METACOGNITION & THINKING SKILLS
At Basildon C.E. Primary, we believe that in order to fulfil their potential, children should be taught thinking skills and metacognitive strategies to enable them to both understand how they learn and to use these strategies to learn more effectively.
Children are encouraged to be aware of their strengths and weaknesses and reflect on the strategies they use to learn. Children are constantly encouraged to plan, monitor and reflect on their learning throughout the school.
At Basildon, we use Guy Claxton’s Building learning Power as our language of learning. The children explore the meaning of the 17 learning powers and reflect on when each power is needed to support their learning. Children are encouraged to plan which powers they need for a task then to reflect at the end how effectively they used them to support their learning.
Teachers have been trained in cognitive load theory. Key learning points are identified for each lesson. Presentation styles are adapted to manage cognitive load for example presentations and documents are streamlined. Dual coding (attaching images to key words) is used to support children to learn key facts and vocabulary.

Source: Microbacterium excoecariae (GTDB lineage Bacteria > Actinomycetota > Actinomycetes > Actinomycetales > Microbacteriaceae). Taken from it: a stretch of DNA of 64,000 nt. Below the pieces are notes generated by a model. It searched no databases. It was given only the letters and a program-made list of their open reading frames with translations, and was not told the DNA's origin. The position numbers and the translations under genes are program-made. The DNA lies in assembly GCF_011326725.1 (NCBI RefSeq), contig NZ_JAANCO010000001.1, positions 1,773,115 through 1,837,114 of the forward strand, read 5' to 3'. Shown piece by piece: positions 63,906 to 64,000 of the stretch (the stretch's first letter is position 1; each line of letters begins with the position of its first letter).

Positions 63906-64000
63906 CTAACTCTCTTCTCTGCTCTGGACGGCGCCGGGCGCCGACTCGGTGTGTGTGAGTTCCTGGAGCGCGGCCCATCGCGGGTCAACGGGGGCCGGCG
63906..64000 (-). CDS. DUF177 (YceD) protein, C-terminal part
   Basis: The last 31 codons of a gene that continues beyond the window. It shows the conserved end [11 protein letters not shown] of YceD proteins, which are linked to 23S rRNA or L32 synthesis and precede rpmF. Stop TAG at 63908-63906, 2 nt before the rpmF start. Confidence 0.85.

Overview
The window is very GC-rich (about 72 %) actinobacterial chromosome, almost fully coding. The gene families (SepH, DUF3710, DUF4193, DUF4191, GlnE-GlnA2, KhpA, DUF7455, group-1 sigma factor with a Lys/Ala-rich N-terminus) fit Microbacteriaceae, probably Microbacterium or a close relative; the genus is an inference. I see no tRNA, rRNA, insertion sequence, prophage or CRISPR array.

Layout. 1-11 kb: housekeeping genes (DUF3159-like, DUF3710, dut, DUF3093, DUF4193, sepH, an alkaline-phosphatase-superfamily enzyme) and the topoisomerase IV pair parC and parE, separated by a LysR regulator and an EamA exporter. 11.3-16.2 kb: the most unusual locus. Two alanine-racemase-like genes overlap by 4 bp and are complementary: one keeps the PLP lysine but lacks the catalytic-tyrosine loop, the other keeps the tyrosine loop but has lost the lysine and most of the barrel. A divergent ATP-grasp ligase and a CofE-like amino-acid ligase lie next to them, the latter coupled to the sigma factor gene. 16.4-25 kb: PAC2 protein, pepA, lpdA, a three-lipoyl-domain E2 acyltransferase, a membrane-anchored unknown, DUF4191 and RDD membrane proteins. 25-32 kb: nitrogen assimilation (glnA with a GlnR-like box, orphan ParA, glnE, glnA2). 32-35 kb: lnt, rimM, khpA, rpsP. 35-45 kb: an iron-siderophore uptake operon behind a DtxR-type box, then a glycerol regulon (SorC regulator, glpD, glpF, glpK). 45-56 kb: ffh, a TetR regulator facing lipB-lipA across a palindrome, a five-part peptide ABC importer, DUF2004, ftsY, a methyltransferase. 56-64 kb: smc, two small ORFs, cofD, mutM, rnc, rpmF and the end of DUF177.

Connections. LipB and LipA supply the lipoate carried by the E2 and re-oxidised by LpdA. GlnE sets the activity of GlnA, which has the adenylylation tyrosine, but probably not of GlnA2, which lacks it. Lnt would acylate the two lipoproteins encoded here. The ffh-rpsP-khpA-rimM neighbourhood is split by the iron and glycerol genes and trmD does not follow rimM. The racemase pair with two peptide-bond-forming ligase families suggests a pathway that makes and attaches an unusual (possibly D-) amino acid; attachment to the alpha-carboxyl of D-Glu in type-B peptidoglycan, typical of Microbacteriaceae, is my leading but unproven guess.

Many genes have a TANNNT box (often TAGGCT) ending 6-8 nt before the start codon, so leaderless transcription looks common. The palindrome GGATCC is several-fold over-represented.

Teachers ensure that lessons are appropriately challenging to ensure children develop and progress their knowledge of tasks, strategies and themselves as learners alongside developing their learning resilience. Teachers use a range of strategies including: pre-unit assessments, questioning, retrieval quizzes and proof of progress tasks to ensure that lessons are suitably challenging for all.
Talk forms a key part of learning at Basildon. Through our oracy curriculum children both learn through talk and learn to talk. Teachers will use a range of strategies including: Asking challenging questions, providing oral feedback, prompting dialogue, scaffolding exploratory talk, narrating their own though process especially when modelling a concept. Children will explore learning through a range of talk strategies including: paired talk, formal presentations, group discussion, debating including Philosophy for children-based approach.
Using Mind mapping and Thinking maps regularly as part of the curriculum allows children to organise their thoughts, ideas and effectively plan their learnings. Through regular exposure to these strategies’ children become able to self-select a structure suitable for a given task.